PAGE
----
Another season starts in a wobbley manner- 2013

After a particularly dry spring we are now having a very wet spell with some flooding last week.

our dam fills up overnight and is seen here over flowing. Fortunately the repairs carried out in the past have held up well.

our dam fills up overnight and is seen here over flowing. Fortunately the repairs carried out in the past have held up well.

The wet weather here last week is certainly a mixed blessing. Obviously you do need rainfall especially as the dam empties which happened last year. But once I get my

We were going to use new ground for tomatoes but it wasn't prepared in time. So made three rows with garlic in between.

We were going to use new ground for tomatoes but it wasn’t prepared in time. So made three rows with garlic in between.

irrigation going in many ways I can do a better job supplying water than coping with such heavy downfalls. The sandy soil we have here is so erodible particularly when ploughed.

But there is so much happening in spring and most things at that time of year depend on steady weather conditions. A major set back this year is the lack of pollination and hence poor fruit set due to trees blossoming in wet or cold conditions. These sort of circumstances keep the bees away.

Another thing is there will be so much grass to mow once I can get my tractor out on the paddocks once they dry off. And all our tomatoes were damaged with weeds taking over especially oxalis which must be the worse weed around. The leave look much like clover but it puts out millions of bulbs all of which sprout the following year. The more you try to move them the more they spread. And the worse thing is there is no herbicide other than maybe fumigation which will get rid of it. Just have to let it lie fallow I guess for a few years.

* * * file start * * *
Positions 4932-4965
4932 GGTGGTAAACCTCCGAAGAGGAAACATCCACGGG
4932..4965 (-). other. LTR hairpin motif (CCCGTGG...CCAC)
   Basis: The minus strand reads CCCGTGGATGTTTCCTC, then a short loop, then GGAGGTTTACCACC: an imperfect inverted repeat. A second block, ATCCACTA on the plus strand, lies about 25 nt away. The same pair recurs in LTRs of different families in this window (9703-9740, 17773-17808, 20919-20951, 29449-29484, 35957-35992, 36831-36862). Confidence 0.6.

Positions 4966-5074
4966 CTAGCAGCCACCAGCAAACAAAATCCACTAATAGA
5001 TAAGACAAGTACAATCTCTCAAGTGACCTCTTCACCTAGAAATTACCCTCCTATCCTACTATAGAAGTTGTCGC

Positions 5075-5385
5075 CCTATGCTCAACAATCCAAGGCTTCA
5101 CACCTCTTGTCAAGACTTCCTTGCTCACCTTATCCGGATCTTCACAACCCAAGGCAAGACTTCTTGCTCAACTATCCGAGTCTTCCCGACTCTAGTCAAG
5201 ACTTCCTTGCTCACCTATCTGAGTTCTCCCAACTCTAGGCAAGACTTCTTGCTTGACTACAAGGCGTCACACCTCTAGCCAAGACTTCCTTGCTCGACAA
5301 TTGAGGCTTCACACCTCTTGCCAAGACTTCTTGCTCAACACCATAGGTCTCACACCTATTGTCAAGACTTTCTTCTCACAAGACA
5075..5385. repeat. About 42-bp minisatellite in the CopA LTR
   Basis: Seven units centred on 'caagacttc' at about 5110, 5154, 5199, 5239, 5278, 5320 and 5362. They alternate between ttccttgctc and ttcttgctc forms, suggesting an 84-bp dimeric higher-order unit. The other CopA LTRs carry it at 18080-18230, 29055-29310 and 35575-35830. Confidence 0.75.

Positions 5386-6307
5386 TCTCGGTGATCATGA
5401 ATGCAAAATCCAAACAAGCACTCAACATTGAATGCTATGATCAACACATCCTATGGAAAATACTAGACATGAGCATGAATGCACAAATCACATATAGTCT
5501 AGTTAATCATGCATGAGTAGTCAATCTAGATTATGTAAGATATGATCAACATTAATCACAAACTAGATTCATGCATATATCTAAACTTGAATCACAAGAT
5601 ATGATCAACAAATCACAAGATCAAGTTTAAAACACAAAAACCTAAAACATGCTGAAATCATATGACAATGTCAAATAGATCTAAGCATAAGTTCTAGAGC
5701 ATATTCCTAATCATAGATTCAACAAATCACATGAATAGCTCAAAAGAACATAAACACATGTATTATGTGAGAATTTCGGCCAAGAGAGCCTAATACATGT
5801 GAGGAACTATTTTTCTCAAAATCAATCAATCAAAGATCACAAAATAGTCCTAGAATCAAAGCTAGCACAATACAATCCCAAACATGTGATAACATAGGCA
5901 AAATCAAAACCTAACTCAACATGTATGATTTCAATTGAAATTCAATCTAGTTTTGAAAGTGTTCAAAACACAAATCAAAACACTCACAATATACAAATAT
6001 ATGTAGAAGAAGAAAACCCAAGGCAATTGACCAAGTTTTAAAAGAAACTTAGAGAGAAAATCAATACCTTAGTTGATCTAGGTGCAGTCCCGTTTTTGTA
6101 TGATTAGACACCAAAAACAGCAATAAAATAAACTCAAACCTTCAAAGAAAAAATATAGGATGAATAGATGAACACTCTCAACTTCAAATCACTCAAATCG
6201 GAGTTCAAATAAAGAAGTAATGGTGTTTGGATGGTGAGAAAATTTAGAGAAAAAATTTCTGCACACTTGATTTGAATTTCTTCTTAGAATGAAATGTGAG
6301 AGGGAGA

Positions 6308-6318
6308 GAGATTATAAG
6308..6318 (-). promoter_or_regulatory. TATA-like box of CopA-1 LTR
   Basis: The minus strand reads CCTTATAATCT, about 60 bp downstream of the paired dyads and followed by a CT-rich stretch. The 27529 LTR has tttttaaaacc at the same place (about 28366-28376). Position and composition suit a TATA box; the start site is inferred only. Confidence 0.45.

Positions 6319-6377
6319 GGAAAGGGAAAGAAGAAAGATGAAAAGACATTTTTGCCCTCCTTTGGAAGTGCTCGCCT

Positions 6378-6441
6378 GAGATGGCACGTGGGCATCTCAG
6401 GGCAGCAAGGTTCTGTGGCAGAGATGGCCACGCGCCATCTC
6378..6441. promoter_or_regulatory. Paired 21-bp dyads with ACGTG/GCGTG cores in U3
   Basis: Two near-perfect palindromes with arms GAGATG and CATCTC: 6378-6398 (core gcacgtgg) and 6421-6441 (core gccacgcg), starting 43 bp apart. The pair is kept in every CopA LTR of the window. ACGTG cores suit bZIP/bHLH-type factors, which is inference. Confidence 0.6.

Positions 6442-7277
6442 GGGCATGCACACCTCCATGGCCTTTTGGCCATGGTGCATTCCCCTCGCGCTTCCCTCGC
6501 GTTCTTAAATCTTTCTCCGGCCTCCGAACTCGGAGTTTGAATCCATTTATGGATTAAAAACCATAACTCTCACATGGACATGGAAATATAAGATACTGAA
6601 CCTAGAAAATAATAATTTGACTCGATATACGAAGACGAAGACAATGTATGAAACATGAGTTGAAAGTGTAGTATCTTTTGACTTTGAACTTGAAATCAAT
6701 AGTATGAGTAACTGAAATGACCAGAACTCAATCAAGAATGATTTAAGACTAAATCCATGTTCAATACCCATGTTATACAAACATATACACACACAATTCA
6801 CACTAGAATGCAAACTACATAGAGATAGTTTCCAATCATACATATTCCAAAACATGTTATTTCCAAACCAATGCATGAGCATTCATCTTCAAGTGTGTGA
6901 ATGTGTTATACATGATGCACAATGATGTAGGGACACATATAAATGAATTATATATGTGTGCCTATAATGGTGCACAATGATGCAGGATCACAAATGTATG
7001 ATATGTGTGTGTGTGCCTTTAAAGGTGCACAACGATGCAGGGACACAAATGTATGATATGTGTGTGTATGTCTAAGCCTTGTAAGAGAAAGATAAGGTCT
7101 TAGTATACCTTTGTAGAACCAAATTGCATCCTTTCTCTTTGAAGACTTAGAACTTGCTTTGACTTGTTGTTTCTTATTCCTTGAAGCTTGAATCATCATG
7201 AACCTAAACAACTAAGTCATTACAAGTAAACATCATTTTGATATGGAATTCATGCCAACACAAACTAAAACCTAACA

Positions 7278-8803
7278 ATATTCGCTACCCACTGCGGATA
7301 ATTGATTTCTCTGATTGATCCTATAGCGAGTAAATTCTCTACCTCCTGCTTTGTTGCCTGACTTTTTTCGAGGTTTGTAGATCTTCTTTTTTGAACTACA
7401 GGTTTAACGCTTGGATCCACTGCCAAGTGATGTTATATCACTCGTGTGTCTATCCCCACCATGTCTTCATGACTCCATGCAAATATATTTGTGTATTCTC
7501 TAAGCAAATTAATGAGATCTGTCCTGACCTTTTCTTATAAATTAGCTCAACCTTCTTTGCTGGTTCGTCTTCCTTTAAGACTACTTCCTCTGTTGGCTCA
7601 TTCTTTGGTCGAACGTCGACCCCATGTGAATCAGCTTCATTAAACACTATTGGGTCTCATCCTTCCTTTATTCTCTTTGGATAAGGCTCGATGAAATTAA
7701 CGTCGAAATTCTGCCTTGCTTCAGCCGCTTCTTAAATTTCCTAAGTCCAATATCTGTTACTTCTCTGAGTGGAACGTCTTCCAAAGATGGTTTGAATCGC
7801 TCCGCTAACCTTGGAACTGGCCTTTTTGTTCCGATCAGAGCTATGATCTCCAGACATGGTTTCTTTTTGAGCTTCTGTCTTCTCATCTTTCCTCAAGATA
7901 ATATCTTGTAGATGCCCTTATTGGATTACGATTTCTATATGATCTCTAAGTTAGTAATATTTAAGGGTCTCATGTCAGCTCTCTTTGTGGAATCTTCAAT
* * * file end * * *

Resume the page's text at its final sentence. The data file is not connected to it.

Wallabies seem more determined than ever to get into out paddocks and eat the things we don’t want eating. They don’t seem to eat the grasses but concentrate on the young trees which after continual denudation give up. Not so long ago I decided that my fences need another update as the wallabies were ignoring the electric and getting in. It was obvious that they were not jumping in but going through the fence as the trails went right up to both sides of the fence. So in the end I contacted the Department of Primary Industries, Parks, Water and Environment (DPIPWE) and was fortunate to have discussions with Mr. Robbie Gaftney. I had envisaged Baiting as a last resort but he supplied many tips some of which I will explain to you now.

As I said they were getting through the net. Apparently they can open the wires up with their paws and use their tail to propel them through between pulses. He recommended that the hot wire system be replaced with wallaby wire. That is both an expensive and time consuming operation. What I have done seems to be working. The idea came to me when I was repairing the cherry netting which these same varmints had punched holes in. So I am now in the process of attaching birdnetting over the hot wires. The theory is that this will impede the roos pushing through the wires as they are still active behind the netting. As they are polyester they are not conductive and in dry weather the fence behave as normal.